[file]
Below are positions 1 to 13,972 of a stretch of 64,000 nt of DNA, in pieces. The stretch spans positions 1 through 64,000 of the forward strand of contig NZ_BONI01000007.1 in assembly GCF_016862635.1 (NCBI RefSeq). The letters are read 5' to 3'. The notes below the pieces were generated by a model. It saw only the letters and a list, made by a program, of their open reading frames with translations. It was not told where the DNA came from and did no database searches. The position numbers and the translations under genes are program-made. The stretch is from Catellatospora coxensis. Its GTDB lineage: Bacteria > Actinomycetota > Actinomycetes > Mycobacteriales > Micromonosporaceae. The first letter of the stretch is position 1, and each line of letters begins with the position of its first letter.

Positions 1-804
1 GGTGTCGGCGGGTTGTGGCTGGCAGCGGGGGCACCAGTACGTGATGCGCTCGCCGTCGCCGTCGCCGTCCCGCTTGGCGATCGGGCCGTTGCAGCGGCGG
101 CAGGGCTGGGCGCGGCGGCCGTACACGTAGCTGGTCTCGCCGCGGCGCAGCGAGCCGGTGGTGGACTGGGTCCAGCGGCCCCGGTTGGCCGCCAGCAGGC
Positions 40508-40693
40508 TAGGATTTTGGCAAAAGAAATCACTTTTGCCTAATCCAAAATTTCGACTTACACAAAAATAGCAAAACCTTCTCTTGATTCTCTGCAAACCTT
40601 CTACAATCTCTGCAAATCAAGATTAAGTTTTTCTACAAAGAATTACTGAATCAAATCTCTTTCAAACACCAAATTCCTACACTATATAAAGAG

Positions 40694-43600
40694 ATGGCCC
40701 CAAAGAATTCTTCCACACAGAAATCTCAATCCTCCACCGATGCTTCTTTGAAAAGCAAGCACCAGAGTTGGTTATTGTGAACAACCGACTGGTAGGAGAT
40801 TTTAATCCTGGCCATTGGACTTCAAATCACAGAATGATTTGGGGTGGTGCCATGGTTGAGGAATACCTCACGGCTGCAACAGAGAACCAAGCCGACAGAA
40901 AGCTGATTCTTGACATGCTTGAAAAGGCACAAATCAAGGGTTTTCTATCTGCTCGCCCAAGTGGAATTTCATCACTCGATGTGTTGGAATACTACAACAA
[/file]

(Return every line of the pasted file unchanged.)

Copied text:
Below are positions 1 to 13,972 of a stretch of 64,000 nt of DNA, in pieces. The stretch spans positions 1 through 64,000 of the forward strand of contig NZ_BONI01000007.1 in assembly GCF_016862635.1 (NCBI RefSeq). The letters are read 5' to 3'. The notes below the pieces were generated by a model. It saw only the letters and a list, made by a program, of their open reading frames with translations. It was not told where the DNA came from and did no database searches. The position numbers and the translations under genes are program-made. The stretch is from Catellatospora coxensis. Its GTDB lineage: Bacteria > Actinomycetota > Actinomycetes > Mycobacteriales > Micromonosporaceae. The first letter of the stretch is position 1, and each line of letters begins with the position of its first letter.

Positions 1-804
1 GGTGTCGGCGGGTTGTGGCTGGCAGCGGGGGCACCAGTACGTGATGCGCTCGCCGTCGCCGTCGCCGTCCCGCTTGGCGATCGGGCCGTTGCAGCGGCGG
101 CAGGGCTGGGCGCGGCGGCCGTACACGTAGCTGGTCTCGCCGCGGCGCAGCGAGCCGGTGGTGGACTGGGTCCAGCGGCCCCGGTTGGCCGCCAGCAGGC
Positions 40508-40693
40508 TAGGATTTTGGCAAAAGAAATCACTTTTGCCTAATCCAAAATTTCGACTTACACAAAAATAGCAAAACCTTCTCTTGATTCTCTGCAAACCTT
40601 CTACAATCTCTGCAAATCAAGATTAAGTTTTTCTACAAAGAATTACTGAATCAAATCTCTTTCAAACACCAAATTCCTACACTATATAAAGAG

Positions 40694-43600
40694 ATGGCCC
40701 CAAAGAATTCTTCCACACAGAAATCTCAATCCTCCACCGATGCTTCTTTGAAAAGCAAGCACCAGAGTTGGTTATTGTGAACAACCGACTGGTAGGAGAT
40801 TTTAATCCTGGCCATTGGACTTCAAATCACAGAATGATTTGGGGTGGTGCCATGGTTGAGGAATACCTCACGGCTGCAACAGAGAACCAAGCCGACAGAA
40901 AGCTGATTCTTGACATGCTTGAAAAGGCACAAATCAAGGGTTTTCTATCTGCTCGCCCAAGTGGAATTTCATCACTCGATGTGTTGGAATACTACAACAA